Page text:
The Avro Vulcan was world’s first delta-winged bomber to reach operational service.
The origins of the Vulcan lie in an Air Staff Requirement OR 229 in 1946 which called for a high-altitude, high-speed, strategic bomber capable of delivering a single 10,000 lb nuclear weapon to a target 1725 miles distant. No British atomic bomb existed at the time, and so both the aircraft and weapon would need to be developed in parallel. Thus Avro Type 698, later known as the Vulcan was born.
The first Type 698 prototype (VX770) took to the air for its maiden flight on 30 August 1952 powered by Rolls-Royce Avons. The Olympus Mk 100 engines was installed on the second prototype (VX777), which was initially flown on 3 September 1953.
Avro test pilot Roly Falk caused a sensation at the 1955 Farnborough Air Show by slow-rolling the second production aircraft during its display, a clear demonstration of the control and stability of this impressive looking aircraft.
On 31 May 1956, No.230 Operational Conversion Unit (OCU) was formed to train Vulcan crews who went on to form No.83 Squadron which received its first aircraft on 11 July 1957. A total of six squadrons were eventually equipped with the B. Mk 1.
In 1956 design work began on a Mk 2 version of the Vulcan. The new variant featured a redesigned wing which was optimised to take advantage of the substantial increases in engine thrust that were expected from new versions of the Olympus engine. By 1963, Olympus Mk 301 engines of 20,000 lb thrust were being fitted a vast improvement over the initial 6,500 lb thrust Avons.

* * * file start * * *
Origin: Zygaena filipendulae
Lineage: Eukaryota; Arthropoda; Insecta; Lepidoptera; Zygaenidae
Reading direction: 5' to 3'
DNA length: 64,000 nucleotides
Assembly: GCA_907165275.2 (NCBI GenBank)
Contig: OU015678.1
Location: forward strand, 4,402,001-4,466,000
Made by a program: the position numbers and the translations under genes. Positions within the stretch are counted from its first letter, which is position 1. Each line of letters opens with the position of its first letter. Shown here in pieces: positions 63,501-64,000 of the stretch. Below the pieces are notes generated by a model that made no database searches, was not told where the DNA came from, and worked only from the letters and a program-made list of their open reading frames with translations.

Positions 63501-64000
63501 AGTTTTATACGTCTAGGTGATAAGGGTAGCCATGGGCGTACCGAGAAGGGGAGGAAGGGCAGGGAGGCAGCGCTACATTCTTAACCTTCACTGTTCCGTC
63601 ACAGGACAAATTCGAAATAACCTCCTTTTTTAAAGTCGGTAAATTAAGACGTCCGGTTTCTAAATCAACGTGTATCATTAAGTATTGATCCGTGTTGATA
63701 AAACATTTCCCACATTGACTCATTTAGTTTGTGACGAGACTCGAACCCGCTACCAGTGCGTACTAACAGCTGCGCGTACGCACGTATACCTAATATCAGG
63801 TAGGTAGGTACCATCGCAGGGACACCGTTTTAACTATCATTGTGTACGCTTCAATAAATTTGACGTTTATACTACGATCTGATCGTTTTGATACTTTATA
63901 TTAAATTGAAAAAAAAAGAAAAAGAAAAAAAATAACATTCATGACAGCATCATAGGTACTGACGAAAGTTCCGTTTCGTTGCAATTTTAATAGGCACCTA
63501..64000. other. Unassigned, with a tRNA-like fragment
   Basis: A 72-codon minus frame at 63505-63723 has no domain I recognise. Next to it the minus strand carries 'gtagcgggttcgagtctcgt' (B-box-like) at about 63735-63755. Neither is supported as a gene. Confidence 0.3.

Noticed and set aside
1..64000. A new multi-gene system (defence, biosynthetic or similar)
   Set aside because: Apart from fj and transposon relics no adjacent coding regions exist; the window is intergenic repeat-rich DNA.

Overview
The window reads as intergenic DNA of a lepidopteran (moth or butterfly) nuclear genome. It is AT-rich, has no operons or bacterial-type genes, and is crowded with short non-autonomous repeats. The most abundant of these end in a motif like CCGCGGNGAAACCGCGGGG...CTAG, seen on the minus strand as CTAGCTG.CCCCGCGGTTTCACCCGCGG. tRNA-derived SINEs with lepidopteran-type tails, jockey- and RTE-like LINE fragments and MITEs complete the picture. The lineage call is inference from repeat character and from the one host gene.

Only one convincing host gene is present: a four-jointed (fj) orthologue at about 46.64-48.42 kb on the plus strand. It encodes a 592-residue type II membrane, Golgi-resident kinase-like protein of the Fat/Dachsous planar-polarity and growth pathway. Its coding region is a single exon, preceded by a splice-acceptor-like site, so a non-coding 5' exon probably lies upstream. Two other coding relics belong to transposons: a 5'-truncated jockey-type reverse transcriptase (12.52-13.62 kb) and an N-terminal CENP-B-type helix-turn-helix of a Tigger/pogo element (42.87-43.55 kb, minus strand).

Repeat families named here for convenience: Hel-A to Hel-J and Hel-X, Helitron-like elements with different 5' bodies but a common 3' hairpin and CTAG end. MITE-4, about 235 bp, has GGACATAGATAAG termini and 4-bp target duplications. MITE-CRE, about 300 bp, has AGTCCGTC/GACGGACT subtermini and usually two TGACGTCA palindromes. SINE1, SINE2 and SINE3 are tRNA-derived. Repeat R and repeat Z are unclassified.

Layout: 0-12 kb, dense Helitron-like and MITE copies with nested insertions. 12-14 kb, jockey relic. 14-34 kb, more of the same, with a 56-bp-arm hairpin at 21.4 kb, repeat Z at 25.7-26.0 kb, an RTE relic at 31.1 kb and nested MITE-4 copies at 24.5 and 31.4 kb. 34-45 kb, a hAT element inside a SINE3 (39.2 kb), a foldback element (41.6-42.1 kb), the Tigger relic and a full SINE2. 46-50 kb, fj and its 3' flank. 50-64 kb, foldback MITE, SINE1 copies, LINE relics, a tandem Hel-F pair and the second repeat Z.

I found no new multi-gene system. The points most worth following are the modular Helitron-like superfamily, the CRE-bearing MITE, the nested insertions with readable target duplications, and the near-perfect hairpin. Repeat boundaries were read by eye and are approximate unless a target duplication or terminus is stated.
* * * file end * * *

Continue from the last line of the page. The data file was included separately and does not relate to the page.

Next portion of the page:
In 1968 the Royal Navy’s Polaris missile equipped submarines took over the role of Britain’s Nuclear Deterrent and the Vulcan B. Mk 2 switched to the tactical bombing role with conventional and nuclear weapons. With the advancement of anti-aircraft missile systems the Vulcans were switched to low-level ‘under the radar’ missions.
By 1982 the Vulcan had been in service for far longer than had been originally envisaged. Its replacement, the Panavia Tornado GR.1, started to enter RAF squadron service in January 1982. The run-down of the Vulcan force began with the closure of No.230 OCU in August 1981 and continued with all the Scampton-based units having disbanded by March 1982. Waddington-based units were expected to continue flying the Vulcan for a couple more years but this plan was soon abandoned for economic reasons.
Following the Argentinian invasion of the Falkland Islands in early 1982, five Vulcan B. Mk 2s were earmarked for possible offensive operations. Operating from Ascension Island in the South Atlantic - the nearest available base - the Vulcans launched a series of high-profile attacks on the occupying forces on the islands, under the codename Black Buck. Refuelled by Victor tankers, the first raid, took place on the night of 30 April/1 May 1982, when XM607 released 21 1,000 lb bombs on the runway at Port Stanley Airport. Further bombing sorties were flown. Three other missions were also flown, using AGM-45A Shrike anti-radar missiles to target Argentinian radars.These were the longest range bombing attack in history. Six in-flight refuellings were needed for the 15-hour 7860-mile flight.The last Vulcans were retied in 1984 ending the operational life of this iconic bomber.
The painting depicts Vulcans of 50 Squadron scrambling from RAF Waddington.
Artist Paul Howard.
Available as a A3 or 20x16 inch print.